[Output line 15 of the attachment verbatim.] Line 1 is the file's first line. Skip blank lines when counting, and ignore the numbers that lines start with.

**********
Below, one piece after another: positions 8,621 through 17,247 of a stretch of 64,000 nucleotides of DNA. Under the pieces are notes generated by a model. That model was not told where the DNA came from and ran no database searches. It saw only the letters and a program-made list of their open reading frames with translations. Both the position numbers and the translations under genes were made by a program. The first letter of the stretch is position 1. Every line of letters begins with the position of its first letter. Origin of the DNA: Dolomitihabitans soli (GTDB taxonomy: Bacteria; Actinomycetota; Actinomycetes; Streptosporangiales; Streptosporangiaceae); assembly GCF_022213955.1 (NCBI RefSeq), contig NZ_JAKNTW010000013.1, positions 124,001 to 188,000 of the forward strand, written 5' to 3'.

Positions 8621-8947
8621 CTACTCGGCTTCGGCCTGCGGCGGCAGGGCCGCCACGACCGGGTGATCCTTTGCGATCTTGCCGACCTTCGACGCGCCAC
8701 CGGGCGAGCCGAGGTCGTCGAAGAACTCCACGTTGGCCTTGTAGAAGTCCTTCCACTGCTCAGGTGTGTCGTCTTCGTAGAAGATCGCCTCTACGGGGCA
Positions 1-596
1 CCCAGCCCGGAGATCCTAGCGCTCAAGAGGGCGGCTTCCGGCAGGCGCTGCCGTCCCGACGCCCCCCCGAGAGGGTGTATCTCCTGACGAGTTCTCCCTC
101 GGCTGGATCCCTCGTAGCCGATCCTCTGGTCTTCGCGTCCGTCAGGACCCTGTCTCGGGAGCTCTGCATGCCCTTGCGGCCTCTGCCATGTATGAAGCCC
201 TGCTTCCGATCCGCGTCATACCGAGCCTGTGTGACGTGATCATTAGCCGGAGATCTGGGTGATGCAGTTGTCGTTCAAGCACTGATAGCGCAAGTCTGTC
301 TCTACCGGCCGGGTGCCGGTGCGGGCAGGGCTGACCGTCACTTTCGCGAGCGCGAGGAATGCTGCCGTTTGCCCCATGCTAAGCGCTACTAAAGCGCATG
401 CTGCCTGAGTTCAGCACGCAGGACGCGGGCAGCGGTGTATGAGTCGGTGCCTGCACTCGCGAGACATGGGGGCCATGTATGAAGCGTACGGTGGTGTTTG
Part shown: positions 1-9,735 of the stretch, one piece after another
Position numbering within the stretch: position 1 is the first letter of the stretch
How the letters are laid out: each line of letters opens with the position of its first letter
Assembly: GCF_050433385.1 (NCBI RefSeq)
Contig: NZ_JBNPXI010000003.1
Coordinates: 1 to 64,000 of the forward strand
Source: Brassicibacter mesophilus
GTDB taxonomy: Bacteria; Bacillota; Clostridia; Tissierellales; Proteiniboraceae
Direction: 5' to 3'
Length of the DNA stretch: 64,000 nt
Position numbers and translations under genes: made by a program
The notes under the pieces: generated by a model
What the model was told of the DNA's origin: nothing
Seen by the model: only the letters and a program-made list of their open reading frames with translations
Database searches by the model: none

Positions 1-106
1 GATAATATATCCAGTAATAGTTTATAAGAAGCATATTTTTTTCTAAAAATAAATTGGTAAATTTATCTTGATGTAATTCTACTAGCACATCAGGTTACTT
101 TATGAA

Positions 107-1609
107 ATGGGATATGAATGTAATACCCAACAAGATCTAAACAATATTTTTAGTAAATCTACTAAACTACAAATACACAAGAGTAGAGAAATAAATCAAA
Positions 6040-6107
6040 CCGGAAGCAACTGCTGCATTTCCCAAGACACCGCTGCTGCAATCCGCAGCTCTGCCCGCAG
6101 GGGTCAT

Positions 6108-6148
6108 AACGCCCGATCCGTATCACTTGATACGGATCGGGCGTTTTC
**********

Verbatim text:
Contig: NZ_JBNPXI010000003.1